To what extent is a celebrity who has chosen to be in the Public keep certain areas of his or her life private? A U.S. Supreme Court judge opined that an international pop star, like Madonna, deserves privacy, particularly where information about her past is being unnecessarily divulged.

The court recently ruled in favor of Madonna and issued a preliminary injunction that blocked the sale of about 22 personal items that the iconic singer regarded as “extremely private.” Intimate memorabilia was all set to be auctioned online by the online auction site GottaHaveRockandRoll that specializes in pop and rock & roll art.

Revealing stuff

The pop icon felt violated for what her legal counsel described as the ” “unauthorized display, disclosure and dissemination of highly personal information, including her, her friend’s and former boyfriends’ confidential mental thoughts and impressions.” It turned out a female consultant who once had access to the high-profile celebrity’s homes had offered for sale personal items that included a breakup letter, photographs, a personal checkbook, and cassette tapes of unreleased recordings, among many others, the New York Times reported.

While countless things about the "Material Girl” crooner have been widely publicized – including her current relationship with fashion model Kevin Sampaio, there is certain stuff she regards as “intensely personal” and not for public consumption.

Many people are inclined to agree that there are times when the line must be drawn between public interest and what -- as certain sectors may perceive -- people may find interesting. A clear-cut illustration is a blow-by-blow detailing of Brad Pitt and Angelina Jolie’s divorce, media coverage of which dragged on for months.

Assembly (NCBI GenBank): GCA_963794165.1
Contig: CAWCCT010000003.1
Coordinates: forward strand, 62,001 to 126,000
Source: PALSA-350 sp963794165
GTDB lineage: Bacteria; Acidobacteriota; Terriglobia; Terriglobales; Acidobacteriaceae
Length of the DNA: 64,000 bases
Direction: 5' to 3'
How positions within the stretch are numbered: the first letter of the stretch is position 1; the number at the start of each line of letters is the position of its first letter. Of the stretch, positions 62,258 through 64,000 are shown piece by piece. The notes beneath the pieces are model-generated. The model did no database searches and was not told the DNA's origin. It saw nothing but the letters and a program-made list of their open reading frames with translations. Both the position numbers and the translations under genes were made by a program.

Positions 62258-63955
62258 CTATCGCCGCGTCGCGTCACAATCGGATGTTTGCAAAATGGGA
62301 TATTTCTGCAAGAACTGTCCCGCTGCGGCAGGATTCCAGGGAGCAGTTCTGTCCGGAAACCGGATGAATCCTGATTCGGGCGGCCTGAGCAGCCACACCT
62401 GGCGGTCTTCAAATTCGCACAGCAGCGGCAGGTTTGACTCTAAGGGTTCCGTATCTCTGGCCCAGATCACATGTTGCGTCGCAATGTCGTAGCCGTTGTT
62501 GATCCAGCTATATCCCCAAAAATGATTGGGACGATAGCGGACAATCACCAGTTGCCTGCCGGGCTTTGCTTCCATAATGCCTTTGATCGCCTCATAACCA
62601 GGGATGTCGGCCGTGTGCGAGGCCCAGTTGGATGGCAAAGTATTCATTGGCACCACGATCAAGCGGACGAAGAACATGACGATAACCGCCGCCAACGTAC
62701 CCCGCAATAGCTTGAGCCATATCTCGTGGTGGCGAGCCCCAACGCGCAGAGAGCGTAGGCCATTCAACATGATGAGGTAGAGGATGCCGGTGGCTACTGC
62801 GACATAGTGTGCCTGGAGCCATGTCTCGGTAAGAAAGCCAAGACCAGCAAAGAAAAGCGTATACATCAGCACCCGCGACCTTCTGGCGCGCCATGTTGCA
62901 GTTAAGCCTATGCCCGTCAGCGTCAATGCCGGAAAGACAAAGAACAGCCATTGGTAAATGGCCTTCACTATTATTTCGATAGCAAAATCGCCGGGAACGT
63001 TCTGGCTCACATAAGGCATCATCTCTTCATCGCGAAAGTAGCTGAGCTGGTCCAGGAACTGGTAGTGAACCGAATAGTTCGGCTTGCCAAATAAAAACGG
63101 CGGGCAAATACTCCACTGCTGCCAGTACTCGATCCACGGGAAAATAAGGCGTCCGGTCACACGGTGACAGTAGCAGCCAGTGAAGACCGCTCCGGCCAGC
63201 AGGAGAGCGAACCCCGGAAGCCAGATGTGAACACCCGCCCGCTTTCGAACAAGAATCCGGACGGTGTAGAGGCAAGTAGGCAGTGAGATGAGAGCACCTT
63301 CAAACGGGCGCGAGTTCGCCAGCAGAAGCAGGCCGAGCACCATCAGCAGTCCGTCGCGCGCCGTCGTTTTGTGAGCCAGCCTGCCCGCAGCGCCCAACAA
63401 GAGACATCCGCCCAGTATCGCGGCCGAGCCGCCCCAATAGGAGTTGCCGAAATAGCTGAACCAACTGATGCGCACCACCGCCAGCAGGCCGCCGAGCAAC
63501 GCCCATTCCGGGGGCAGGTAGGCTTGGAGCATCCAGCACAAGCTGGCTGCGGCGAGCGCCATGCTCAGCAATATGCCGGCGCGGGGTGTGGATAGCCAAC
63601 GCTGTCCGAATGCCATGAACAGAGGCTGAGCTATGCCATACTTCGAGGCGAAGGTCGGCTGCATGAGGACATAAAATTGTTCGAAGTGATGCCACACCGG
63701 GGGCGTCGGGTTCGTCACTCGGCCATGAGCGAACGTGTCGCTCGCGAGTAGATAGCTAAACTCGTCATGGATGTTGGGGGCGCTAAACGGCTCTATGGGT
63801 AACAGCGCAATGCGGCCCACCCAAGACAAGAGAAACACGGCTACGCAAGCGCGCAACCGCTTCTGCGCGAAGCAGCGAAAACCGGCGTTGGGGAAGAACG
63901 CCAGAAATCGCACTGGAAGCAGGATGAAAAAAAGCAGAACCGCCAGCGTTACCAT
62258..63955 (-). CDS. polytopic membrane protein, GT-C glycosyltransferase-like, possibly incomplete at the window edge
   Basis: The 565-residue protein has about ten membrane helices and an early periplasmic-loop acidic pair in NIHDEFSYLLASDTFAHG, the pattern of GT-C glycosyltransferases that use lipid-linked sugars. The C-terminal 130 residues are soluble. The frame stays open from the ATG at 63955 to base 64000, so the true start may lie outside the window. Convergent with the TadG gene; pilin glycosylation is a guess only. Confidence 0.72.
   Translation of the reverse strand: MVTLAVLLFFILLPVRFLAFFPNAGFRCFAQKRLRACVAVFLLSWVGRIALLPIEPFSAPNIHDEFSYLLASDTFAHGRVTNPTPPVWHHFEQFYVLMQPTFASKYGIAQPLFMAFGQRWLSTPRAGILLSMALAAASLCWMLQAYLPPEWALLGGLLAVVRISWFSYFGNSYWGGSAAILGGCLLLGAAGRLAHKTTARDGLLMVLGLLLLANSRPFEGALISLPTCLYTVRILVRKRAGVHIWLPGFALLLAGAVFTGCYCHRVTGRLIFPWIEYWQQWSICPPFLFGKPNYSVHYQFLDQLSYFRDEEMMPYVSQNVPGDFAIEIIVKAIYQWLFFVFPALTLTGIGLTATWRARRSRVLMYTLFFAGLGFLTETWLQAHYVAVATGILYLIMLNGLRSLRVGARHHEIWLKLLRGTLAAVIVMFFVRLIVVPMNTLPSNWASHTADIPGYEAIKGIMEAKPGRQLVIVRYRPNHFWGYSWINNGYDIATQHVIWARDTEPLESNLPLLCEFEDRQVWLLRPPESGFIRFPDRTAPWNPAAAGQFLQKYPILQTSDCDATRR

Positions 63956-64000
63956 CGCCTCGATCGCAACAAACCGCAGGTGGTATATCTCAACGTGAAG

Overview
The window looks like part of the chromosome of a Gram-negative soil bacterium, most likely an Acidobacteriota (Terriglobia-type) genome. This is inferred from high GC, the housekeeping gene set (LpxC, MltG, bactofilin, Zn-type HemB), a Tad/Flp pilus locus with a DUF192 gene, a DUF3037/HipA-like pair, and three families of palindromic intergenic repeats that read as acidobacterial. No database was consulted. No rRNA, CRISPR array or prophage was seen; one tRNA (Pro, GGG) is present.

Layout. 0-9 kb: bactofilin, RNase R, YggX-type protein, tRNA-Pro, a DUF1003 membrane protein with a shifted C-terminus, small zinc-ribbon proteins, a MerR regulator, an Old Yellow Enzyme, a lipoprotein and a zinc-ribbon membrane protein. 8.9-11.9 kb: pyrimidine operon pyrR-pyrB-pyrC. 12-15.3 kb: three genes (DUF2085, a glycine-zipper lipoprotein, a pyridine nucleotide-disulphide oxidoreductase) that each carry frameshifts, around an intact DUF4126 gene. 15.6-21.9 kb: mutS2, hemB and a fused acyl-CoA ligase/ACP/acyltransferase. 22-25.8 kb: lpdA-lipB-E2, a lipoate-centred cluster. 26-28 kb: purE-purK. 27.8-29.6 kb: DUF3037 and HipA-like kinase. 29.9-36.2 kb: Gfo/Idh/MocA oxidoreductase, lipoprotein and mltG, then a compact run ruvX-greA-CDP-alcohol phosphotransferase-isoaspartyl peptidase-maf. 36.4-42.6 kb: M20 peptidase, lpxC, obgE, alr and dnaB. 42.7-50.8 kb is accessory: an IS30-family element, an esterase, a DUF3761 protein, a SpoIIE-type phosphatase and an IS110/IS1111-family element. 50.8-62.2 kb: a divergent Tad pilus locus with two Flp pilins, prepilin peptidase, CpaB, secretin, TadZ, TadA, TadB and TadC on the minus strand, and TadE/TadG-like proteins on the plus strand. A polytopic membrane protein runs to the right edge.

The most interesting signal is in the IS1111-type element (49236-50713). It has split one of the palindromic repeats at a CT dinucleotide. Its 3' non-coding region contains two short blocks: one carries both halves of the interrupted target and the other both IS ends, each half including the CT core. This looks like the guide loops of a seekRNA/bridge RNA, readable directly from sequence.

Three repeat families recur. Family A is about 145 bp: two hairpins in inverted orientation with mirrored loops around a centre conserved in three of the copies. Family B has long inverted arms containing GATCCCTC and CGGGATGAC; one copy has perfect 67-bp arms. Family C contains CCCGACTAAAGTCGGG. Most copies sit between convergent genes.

In the case of Madonna, the pop superstar countered that she never sold, gave as gifts, nor transferred title of any of the memorabilia to the seller.

The halting of the auction offering the celebrity's intimate items was justifiable, then.

Material Girl asserts rights

Madonna may be a public figure, but her personal items are not the business of the public. Moreover, she expressed that the memorabilia items were taken without her permission. "The fact that I may have attained celebrity status as a result of success in my career does not obviate my right to maintain my privacy," she stated.

When not protesting an issue or infringement of her rights, what has Madonna been up to? The “Like A Virgin” singer has been quite active on social media, often sharing photographs of herself with her A-list friends, like when English musician Noel Gallagher marked his 50th birthday.